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Popular animated film about carbon capture and storage
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Published April 8, 2011

One of Norway's national centres for research on environmentally friendly technology is being helped by the film industry to show the world why carbon capture and storage (CCS) is important. The result has won widespread praise, not least from the environmental organisation Bellona.
The film explains to the public what CCS is about, and how researchers work to make CCS more cost-effective.

BIGCCS - The International CCS Research Centre - is led by SINTEF, and has an annual research budget of NOK 50 million.

The centre is one of the first of eight such to be awarded the status of national centre for research on environmentally friendly technology by the Research Council of Norway, in the wake of a climate agreement passed by the Norwegian Parliament.

“We are a large centre, with annual funding of NOK 20 million from the Research Council of Norway. We felt that we owed it to our fellow citizens to explain where this part of their taxes is going, and this gave us the idea of making a film that could explain the CCS concept in layman's terms,” says Jon Magne Johansen, assistant director of the BIGCCS centre and leader of the film project.




Important message for everyone
According to Johansen, you do not have to move very far from Norway to come up against a fair degree of resistance to the idea of CCS.

“We think that it is important to explain to the general public that the world will probably need to store CO2 equivalent to 25 - 30 percent of the total cuts in greenhouse gases that we need to make. CCS is one of the most important tools that we have to limit anthropogenic effects on climate change. Moreover, CO2 storage in itself has a great potential for value adding,” says Johansen.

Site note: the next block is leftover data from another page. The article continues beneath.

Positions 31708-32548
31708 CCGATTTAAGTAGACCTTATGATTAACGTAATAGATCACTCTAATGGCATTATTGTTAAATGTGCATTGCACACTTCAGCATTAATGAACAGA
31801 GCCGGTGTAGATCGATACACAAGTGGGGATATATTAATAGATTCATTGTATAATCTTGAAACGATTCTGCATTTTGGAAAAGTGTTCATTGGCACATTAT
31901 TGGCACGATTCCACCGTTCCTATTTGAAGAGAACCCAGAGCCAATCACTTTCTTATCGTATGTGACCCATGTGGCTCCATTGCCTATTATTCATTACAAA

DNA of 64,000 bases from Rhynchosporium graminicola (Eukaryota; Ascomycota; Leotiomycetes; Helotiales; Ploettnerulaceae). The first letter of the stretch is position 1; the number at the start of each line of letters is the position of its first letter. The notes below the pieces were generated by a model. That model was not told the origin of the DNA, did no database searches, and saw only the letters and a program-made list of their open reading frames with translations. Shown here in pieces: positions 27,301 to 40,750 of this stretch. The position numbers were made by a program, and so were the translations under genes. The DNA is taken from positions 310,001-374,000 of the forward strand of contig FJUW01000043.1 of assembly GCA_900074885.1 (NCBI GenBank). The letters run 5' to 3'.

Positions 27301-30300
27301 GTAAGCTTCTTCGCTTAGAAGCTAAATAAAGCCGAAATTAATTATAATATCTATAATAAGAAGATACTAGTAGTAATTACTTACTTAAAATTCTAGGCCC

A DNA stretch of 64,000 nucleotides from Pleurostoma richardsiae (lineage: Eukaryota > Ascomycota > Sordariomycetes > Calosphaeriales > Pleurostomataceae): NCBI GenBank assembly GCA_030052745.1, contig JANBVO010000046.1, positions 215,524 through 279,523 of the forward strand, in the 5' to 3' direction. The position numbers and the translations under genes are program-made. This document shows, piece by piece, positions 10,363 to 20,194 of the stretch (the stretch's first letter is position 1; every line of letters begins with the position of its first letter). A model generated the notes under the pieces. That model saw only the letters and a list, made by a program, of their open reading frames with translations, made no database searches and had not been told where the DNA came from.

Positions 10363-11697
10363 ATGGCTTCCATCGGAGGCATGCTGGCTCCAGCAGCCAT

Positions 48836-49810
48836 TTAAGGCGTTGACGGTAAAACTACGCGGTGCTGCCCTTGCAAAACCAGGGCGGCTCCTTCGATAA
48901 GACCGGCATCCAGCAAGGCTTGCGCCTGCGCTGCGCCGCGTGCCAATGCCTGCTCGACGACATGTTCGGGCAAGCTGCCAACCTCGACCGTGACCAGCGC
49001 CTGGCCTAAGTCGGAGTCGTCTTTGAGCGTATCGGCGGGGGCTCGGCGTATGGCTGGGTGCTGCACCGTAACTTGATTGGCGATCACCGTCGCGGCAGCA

Produced in Trondheim
The research centre took its film concept to the Trondheim film production company Headspin, and the result is a six minute-long animation.

The film was uploaded to YouTube, and it had not been there for many days before Bellona put it up on its international web-site, where the organisation writes:

“This clip shows a simplified explanation of the concepts behind CCS, and is aimed at the general public. Public enthusiasm and understanding when it comes to CCS, is an important factor in raising policy-makers' awareness of the need for regulations avoiding pollutants and emissions. In some cases, the public has even proven to be the number one driving force in implementing treatment-plants in order to avoid emissions and pollutants to the environment.”
 
Order from Canada
“Among the responses we have received, it is particularly satisfying to mention one that came in from across the Atlantic. “The Integrated CO2 Network" , a Canadian consortium that promotes CCS, was quick to get in touch to ask for a copy of the film-file,” says Jon Magne Johansen.

This is BIGCCS
BIGCCS aims to produce knowledge, methods and solutions that will result in efficient, reasonably priced and safe CCS for coal- and gas-fired power stations and other industrial producers of CO2. It will also assist in determining just how much offshore CO2 storage capacity Norway actually has.

The Centre has 22 industry and research partners, and even though it is primarily a national affair, several international institutions and companies can be found on the list of members. One of them is France’s GDF Suez, one of the biggest purchasers of gas in Europe and the fifth-largest electricity generating company in this part of the world.

By Svein Tønseth

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